Who was Adolphe Quetelet? Why is he famous, and what was one of his biggest scientific mistakes?
Adolphe Quetelet (Quételet) was a Belgian mathematician who developed the idea of the “average human” (l’homme moyen) through the use of “means”—golden averages that represented the ideal human form. He lived from 1796 to 1874.
We’ll cover Adolphe Quetelet’s mistake in assuming that all phenomena can be charted on a bell curve and we’ll look at how we understand the world differently today.
The Mistakes of Adolphe Quételet
At first, Adolphe Quetelet’s inquiries were limited to human beings’ physical characteristics—height, weight, newborn weight, chest size—but before long, he began to seek averages in the social realm by studying human habits and morals. Adolphe Quetelet developed bell curves to describe humans’ deviance—literally—from both physical and moral norms.
Although Adolphe Quetelet’s ideas were influential in his historical moment, there were skeptics. Augustin Cournot, a fellow mathematician and philosopher, pointed out that social averages would necessarily depend on exactly whom and what attribute was being studied. An obvious example is human diet: If you were trying to determine the amount of seafood an average human consumes, you might get vastly different measurements if you were surveying inland populations versus coastal ones, or populations whose cultural traditions included a seafood-heavy diet.
The Limits of the Bell Curve
Why was Adolphe Quetelet’s use of the bell curve so off? The classic bell curve—which is also called the “Gaussian distribution” after German mathematician Carl Friedrich Gauss—is an accurate description of Mediocristan phenomena, but it is dangerously misleading when it comes to Extremistan.
Consider human height, an eminently Mediocristan phenomenon. With every increase or decrease in height relative to the average, the odds of a person being that tall or short decline. For example, the odds that a person (man or woman) is three inches taller than the average is 1 in 6.3; 7 inches taller, 1 in 44; 11 inches taller, 1 in 740; 14 inches taller, 1 in 32,000.
It’s important to note that the odds not only decline as the height number gets further and further away from the average, but they decline at an accelerating rate. For example, the odds of someone being 7’1” are 1 in 3.5 million, but the odds of someone being just four inches taller are 1 in 1 billion, and the odds of someone being four inches taller than that are 1 in 780 billion! Adolphe Quetelet was right about the data of physical characteristics forming the shape of a bell curve.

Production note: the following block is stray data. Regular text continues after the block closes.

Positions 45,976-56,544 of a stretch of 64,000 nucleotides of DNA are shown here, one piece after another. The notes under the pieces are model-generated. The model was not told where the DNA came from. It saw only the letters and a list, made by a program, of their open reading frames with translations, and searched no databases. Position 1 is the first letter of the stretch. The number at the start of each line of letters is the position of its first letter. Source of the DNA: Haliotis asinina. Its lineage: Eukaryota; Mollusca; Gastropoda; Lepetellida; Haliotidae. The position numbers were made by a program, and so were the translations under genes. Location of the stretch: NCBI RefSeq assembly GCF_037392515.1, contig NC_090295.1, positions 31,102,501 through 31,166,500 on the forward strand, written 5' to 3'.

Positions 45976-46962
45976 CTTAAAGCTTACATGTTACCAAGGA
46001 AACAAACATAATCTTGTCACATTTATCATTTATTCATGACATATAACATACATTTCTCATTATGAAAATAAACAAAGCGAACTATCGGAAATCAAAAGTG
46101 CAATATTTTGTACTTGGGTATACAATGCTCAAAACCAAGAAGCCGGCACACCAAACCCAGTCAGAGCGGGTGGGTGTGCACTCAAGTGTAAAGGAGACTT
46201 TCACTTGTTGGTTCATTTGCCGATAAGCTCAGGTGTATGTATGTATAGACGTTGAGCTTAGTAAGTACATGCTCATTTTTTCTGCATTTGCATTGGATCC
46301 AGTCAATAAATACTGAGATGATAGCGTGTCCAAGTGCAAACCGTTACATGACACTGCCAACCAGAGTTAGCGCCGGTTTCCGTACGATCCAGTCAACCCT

Now consider an Extremistan phenomenon like wealth. In Europe, the probability that someone has a net worth higher than 1 million euros is 1 in 62.5; higher than 2 million euros, 1 in 250; higher than 4 million, 1 in 1,000; higher than 8 million, 1 in 4,000; and higher than 16 million, 1 in 16,000. The odds decrease at a constant, rather than accelerating, rate, indicating that their distribution doesn’t conform to a bell curve. With characteristics like these, bell curves don’t describe the world accurately: This was Adolphe Quetelet’s mistake.
(Note: The European wealth statistics cited above aren’t precise, but they illustrate the central point: that wealth is scalable and does not look like a bell curve.)
The upshot is that in Extremistan, as the name suggests, extreme events have much better odds of occurring than in Mediocristan. Simply put, the bell curve does not apply.
This type of mistake wasn’t Adolphe Quetelet’s alone. In our contemporary moment, the most egregious misuse of bell curves can be found among economists and financial-industry analysts. Most economists, including many Nobel Prize–winners, treat financial markets as though they hail from Mediocristan when, in fact, they’re from Extremistan.
A stunning example of economists’ misinterpretation of the market came in 1998, with the collapse of Long-Term Capital Management (LCTM), a hedge fund that included among its founding partners two Nobel Prize–winners, Myron Scholes and Robert C. Merton (Robert K. Merton’s son). Scholes and Merton won their Nobel Prize for a theory of stock option pricing; the theory, however, was based on a Gaussian model of the market that excluded the possibility of Black Swans.
When markets were disrupted by the Asian financial crisis of 1997 and the Russian financial crisis of 1998—a one-two punch of Black Swans—Scholes and Merton’s theory was revealed for the fantasy it was. The twin crises resulted in a crushing $4.6 billion loss for LCTM in fewer than four months. The firm had to be bailed out by a consortium of private banks, at the behest of the Federal Reserve.
The problem is that economists’ models, like Adolphe Quetelet’s, are thoroughly Platonified: self-consistent, but bearing almost no resemblance to reality. Economists are like philosopher John Locke’s madmen: they reason “correctly from erroneous premises.”
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